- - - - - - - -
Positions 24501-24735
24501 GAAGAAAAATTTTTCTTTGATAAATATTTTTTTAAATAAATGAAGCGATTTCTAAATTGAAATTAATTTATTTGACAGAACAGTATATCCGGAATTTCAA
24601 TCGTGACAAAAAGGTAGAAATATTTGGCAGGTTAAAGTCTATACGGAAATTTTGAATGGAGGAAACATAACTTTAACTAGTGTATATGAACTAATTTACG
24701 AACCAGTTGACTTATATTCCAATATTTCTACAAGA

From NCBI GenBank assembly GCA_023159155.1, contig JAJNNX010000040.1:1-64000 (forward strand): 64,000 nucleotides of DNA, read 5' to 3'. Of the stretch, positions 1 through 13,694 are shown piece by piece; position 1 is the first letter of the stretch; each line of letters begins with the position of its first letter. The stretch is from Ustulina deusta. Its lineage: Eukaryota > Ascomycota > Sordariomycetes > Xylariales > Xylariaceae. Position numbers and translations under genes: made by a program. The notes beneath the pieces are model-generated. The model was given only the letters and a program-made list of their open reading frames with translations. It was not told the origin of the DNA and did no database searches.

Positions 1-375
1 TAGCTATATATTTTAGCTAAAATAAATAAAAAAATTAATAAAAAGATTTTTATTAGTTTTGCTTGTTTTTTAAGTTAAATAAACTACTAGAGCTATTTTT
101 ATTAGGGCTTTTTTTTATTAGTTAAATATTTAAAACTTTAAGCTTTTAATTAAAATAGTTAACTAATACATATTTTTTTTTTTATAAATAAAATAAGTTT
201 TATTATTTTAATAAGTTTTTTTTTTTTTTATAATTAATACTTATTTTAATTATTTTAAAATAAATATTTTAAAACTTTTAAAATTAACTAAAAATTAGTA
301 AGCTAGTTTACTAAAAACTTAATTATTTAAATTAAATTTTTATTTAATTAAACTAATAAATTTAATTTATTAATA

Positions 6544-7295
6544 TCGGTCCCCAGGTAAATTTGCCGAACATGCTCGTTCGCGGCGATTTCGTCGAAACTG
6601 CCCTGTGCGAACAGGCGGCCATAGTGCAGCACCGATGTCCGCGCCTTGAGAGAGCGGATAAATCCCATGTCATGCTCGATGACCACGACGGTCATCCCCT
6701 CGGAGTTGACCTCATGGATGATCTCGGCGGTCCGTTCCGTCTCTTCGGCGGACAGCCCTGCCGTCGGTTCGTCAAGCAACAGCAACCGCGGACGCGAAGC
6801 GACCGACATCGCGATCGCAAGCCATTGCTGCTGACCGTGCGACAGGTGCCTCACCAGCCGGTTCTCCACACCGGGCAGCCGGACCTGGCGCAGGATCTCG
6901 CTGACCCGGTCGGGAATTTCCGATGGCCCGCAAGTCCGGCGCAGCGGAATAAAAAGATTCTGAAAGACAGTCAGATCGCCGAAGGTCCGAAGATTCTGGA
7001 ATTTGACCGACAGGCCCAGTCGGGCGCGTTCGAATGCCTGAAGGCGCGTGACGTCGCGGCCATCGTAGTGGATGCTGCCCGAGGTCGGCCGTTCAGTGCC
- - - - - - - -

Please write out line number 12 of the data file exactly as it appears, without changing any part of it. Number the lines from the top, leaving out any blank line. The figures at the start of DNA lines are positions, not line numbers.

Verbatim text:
6544 TCGGTCCCCAGGTAAATTTGCCGAACATGCTCGTTCGCGGCGATTTCGTCGAAACTG